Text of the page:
So, what is this seemingly all-powerful document called a Family Report?

It is a report prepared after interviews and observations which comments on the child’s views, wishes, experiences and family dynamics.  It then ties all of those matters together and makes recommendations.  Relevant family dynamics that may be explored include:

  • Parenting capacity or incapacity.
  • Domestic and family violence.
  • Drug or alcohol use or abuse.
  • Mental health or emotional health functioning and irregularities.
  • The child’s views and wishes (subject to their age and maturity level).
  • Special needs of the child or children.
  • The extended family dynamics including grandparents, aunts and uncles, new partners, siblings, stepsiblings, or half-siblings; and
  • Relevant cultural considerations for families of indigenous origins or other foreign cultures.

Whilst very important, it is oft quoted in the Family Law Courts, “Family Report Writer’s don’t make Orders, I make Orders” or such other variation of that decree.  They are simply a piece of evidence that is assessed along with all other evidence that is accepted by the Court.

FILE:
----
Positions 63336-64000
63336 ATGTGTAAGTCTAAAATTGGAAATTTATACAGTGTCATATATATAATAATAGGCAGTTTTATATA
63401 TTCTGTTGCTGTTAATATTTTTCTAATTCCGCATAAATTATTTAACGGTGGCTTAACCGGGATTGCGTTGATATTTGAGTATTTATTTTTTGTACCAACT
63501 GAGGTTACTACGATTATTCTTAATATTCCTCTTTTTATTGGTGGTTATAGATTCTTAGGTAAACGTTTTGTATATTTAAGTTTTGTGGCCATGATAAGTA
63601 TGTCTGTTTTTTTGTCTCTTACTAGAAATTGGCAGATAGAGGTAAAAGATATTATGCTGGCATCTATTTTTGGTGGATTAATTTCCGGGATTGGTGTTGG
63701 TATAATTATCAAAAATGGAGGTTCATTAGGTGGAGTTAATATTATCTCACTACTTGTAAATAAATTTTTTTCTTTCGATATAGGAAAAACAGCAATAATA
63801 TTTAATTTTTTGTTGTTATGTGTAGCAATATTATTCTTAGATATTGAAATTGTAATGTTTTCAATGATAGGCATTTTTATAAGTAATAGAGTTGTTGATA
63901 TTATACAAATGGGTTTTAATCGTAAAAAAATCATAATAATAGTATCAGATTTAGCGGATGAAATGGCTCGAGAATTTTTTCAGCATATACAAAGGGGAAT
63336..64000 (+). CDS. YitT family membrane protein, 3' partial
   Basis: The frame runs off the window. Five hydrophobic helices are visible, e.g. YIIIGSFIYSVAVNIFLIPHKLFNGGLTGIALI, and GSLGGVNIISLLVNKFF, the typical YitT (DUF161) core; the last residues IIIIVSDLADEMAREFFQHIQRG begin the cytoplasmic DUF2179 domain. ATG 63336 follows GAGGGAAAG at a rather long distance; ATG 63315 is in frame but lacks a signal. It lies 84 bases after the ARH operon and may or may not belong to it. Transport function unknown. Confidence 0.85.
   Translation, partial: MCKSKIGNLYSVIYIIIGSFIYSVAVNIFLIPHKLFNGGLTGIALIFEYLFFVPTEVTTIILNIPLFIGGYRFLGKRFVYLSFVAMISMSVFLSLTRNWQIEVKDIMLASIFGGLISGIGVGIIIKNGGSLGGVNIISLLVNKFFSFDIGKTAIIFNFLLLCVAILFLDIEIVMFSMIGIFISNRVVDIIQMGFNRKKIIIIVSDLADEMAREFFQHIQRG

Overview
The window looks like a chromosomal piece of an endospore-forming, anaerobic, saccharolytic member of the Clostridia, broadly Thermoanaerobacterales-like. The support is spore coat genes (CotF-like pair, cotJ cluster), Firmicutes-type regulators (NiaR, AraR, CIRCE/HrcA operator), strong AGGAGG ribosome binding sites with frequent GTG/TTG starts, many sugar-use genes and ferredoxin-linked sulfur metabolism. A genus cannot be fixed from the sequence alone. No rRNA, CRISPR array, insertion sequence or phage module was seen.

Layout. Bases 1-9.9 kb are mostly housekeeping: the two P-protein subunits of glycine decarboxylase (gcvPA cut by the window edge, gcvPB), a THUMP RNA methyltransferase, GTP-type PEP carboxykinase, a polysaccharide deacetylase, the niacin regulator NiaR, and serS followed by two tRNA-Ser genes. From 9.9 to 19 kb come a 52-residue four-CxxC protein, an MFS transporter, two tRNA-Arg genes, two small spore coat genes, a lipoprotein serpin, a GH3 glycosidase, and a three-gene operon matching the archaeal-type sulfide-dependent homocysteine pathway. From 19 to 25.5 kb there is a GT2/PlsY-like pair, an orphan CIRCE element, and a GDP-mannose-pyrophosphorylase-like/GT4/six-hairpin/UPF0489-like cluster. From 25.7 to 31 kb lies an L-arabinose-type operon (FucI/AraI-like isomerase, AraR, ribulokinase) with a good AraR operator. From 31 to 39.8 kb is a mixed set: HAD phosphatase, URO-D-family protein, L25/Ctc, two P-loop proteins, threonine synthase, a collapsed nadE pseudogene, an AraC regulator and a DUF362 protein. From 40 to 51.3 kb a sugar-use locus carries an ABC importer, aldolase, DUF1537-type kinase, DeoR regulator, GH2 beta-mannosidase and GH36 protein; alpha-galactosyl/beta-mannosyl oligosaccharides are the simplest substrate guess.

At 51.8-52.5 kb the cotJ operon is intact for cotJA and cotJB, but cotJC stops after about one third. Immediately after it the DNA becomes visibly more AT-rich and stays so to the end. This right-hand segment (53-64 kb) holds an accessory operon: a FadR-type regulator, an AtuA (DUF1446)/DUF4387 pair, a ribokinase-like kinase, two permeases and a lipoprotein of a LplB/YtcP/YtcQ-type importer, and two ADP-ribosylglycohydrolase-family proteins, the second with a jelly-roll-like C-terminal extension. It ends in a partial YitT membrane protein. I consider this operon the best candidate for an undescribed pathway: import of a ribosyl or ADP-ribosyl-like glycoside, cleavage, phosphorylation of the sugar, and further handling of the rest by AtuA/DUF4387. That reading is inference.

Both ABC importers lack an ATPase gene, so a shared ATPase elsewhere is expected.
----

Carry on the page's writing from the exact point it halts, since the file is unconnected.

Given the significance of a Family Report, it is important to prepare for your interviews appropriately.  Some things to remember:

  1. You will be assumed to be on your best behaviour, so you don’t have to put on any more of a front than you are.
  2. Dress respectfully and speak with the Family Report Writer respectfully and professionally. They are just doing their job.  Remember that anything you say can be reported verbatim to the Court.  A memorable quote from a Family Report that I saw some years ago, which made its way into the final judgement “You can tell Judge X that I don’t care what he says he is (insert many expletives here), I am doing what I want for Child X”.  Needless to say, that litigant was not viewed in a particularly favourable light.